Analysis of Hypocrisy in Adventures of Huckleberry Finn

7 July 2016

The Adventures of Huckleberry Finn, takes place in a time in age where the deficits of society are so intricately interwoven and ignored upon the individuals that make up that society. This results in hypocrisy that constantly plays a crucial part in how Mark Twain depicts the society that participates in such irrational activity. Characters, that Huck and Jim meet as they head for their freedom, which for Jim is slavery, and for Huck is the enslavement through civilization which is “practiced” by such a hypocrite society.

Both are searching for freedom that is well defined in their own parameters; but are kept under constant hypocrisy in the pursuit to achieve their freedom. However, hypocrisy by a “civilized” society is as dominant in today’s society as it was in the time that Huck and Jim encountered it. Even though today’s, hypocrisies take a new shape and form and are interwoven with daily activities. They are given as much attention as any “civilized” society would.

Although the hypocrisies that are evident in Huckleberry Finn might be in the form of the judge allowing Huck’s father, to keep him in custody, well knowing that he a drunkard would kill Huck to get his money. To the ignorance, of towns people and the nieces who were scammed by the duke and king. Everyone had taken so much self-esteem into the fact that the nieces had accepted the duke and king as their uncles that no one gave a second thought, even when it was publicly announced by Dr.

Robinson; as every “civilized” person who knew right from wrong sprang upon the doctor, trying to subdue him. As the greatest hypocrisy that took place in the book, was due to the time period itself; a time of white supremacy and racial prejudice, that took place everywhere, a time of slavery. These individuals who Huck ran away from to avoid being civilized, were themselves uncivilized due to the way they treated slaves who are non-other than human beings as well.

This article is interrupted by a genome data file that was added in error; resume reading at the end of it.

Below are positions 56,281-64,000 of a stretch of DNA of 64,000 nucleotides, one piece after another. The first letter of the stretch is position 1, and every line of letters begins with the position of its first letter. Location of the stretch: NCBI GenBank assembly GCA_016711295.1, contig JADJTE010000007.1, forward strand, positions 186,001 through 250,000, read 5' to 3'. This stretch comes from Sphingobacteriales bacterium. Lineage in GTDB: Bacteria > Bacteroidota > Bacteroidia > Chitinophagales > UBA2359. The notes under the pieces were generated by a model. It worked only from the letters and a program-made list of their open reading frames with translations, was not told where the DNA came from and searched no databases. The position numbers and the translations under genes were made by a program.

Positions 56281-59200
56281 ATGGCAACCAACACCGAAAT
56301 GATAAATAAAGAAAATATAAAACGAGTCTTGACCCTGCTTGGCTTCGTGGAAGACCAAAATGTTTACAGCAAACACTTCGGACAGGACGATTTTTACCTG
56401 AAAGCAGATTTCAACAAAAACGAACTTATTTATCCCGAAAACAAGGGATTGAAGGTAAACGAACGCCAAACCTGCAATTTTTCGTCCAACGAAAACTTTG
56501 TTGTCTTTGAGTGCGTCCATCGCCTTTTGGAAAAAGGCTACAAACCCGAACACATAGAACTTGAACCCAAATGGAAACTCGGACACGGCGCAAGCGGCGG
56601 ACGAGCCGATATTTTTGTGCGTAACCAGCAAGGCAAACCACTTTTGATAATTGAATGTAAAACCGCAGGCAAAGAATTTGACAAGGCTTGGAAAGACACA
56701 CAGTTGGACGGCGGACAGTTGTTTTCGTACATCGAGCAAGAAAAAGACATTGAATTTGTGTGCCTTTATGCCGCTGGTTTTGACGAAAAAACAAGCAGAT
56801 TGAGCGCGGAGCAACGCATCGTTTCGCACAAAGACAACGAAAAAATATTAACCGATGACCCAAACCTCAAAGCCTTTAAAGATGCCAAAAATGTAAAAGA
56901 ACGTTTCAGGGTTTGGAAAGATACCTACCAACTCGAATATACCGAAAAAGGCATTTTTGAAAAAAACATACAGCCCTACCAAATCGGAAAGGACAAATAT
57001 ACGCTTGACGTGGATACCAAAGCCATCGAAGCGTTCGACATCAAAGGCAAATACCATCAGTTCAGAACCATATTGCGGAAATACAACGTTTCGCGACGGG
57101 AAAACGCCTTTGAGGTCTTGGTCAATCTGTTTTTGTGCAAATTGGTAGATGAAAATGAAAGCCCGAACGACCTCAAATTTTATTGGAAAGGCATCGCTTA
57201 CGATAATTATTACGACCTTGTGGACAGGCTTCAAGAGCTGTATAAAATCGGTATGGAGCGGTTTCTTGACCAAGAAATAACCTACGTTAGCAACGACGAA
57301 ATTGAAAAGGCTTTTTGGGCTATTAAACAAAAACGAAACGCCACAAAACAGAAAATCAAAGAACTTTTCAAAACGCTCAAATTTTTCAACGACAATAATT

Implying the fact that it is impossible for a society who owns and treats slaves as uncivilized people themselves can never be just. While, we see this constantly throughout our society today, as people call others fat, anorexic, sub-standard, not cool, not cute, irrational, and stupid; while they themselves have a bottomless pit of ignorance, leading to their own oblivion. Today’s society is actually worse than before in the sense that we are not only fed these things as a child; but we have to incorporate it into daily life through the influence of others, such as parents, media, and peers.

Making our very existence, self-evident of such a paradox that can only derive from hypocrisy of a so called “civilized” society. As the time Mark Twain had written this novel, many social flaws existed within the fabrics of the community as a whole. The book played a major role within the cultural context of the era due to the fact that Jim, who was a slave and Huck a freeman were able to bond and have such an amazing journey together.

Within this journey, Twain had interwoven several moments, that on the surface seemed like a norm at the time, but exploited several social flaws that would have otherwise been dismissed by ignorance. Resulting in a successful message from the author, hopefully allowing one to see at that time in age what horrid activities they take place in on a day to day basis, when viewed upon by another person’s spectacle.

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